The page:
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7 Dutch expressions about the weather

It’s almost summer in Dutchland… Niets nieuws onder de zon (nothing new under the sun).Now that we’re expecting sunny skies again, people will open up and become more approachable. Use this opportunity to practise the Dutch that you have been cramming during the long winter nights.

Number one in the top five of Dutch conversation topics is the fickle weather. Breek het ijs(break the ice) by making a remark about the weather. Any remark will do. Try it out. Ruud Hisgen discusses a few expressions that can come in handy.

1. Mooi weertje, vandaag (lovely weather eh)

These three words will do the trick come rain or shine (weer of geen weer). You could vary them: “lekker weertje, vandaag”. When it is pissing it down, you can use the phrase ironically: “mooi weertje, vandaag”. If you want to sound more serious: “bah, slecht weer, vandaag”.

Notice that the diminutive disappears the moment you start using negative words like slecht (bad), vreselijkafschuwelijk (terrible). A curt, “rotweer hè?” is quite to the point.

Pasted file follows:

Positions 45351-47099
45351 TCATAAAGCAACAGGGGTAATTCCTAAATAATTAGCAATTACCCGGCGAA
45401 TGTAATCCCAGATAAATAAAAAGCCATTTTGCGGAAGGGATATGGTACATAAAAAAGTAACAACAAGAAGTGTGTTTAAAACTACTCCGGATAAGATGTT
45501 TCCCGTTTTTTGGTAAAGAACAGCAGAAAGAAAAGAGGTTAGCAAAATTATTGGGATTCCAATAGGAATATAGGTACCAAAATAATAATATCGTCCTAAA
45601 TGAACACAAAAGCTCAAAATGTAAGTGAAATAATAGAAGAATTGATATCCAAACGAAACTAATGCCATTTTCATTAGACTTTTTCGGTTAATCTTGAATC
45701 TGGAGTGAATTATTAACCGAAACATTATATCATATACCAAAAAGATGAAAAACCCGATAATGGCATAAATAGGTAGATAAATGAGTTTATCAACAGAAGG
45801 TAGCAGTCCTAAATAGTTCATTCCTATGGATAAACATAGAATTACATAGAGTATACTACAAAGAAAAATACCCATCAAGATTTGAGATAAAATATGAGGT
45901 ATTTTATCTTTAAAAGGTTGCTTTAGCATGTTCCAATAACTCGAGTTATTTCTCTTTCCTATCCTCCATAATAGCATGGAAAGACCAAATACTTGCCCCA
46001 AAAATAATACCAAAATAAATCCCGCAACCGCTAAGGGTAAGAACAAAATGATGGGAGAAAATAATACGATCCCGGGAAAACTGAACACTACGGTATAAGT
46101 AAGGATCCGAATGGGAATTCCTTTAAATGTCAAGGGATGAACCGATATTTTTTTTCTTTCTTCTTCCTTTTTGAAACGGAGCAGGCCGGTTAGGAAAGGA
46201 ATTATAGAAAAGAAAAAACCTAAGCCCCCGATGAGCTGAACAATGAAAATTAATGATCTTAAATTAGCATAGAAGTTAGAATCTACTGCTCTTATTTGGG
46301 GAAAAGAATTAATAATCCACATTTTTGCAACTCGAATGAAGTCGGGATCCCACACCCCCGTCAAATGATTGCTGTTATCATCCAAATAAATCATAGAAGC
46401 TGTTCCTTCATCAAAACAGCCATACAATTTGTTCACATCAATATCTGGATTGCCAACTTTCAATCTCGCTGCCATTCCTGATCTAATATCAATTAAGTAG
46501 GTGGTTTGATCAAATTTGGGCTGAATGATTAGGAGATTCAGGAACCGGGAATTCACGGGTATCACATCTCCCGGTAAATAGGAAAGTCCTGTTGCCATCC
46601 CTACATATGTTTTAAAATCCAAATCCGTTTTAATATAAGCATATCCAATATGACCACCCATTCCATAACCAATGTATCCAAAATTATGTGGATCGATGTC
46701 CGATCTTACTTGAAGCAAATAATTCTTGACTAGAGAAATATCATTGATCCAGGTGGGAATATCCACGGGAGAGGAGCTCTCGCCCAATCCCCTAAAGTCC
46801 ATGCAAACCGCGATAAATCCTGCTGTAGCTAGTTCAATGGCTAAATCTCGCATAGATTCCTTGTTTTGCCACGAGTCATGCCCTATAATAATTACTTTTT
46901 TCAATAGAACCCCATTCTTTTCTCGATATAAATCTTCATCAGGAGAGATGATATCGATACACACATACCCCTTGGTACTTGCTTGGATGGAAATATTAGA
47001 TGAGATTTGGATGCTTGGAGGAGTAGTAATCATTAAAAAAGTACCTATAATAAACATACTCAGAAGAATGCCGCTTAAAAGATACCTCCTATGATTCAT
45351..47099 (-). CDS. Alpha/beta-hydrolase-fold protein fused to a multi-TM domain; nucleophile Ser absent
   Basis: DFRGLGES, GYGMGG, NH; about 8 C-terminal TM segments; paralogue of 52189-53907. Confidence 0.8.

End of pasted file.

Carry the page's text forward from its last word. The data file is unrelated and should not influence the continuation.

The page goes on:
The weather is treated as some kind of religion.

2. Na regen komt zonneschijn(after rain, the sun will shine)

When the rain is coming down in buckets (het regent pijpenstelen = it’s raining pipe stems), you could continue the conversation with an optimistic remark by saying, “achter de wolken schijnt de zon” (behind the clouds the sun will shine) or the above expression.

Note that this expression can also be used when a colleague has just confessed to you that their relationship ended the night before. Or when they fell down the stairs and broke their leg, arm or worse.

3. Het is fris voor de tijd van het jaar (nippy for the time of the year)

In Holland, there is no one holier than the weatherman. And yet, most people treat him or her with due suspicion. So are they staunch believers or rather impious? The answer is a little bit of both.

The weather is treated as some kind of religion. Much attention is devoted to the many broadcasts on the internet, television, radio or reports in the papers, and they are treated as essential food for a weather conversation.

These reports could be seen as sermons. “Het weerbericht zat er weer goed naast” (the forecast was completely off the mark again). The opposite is usually passed over in silence.

Read the complete article on I am Expat!

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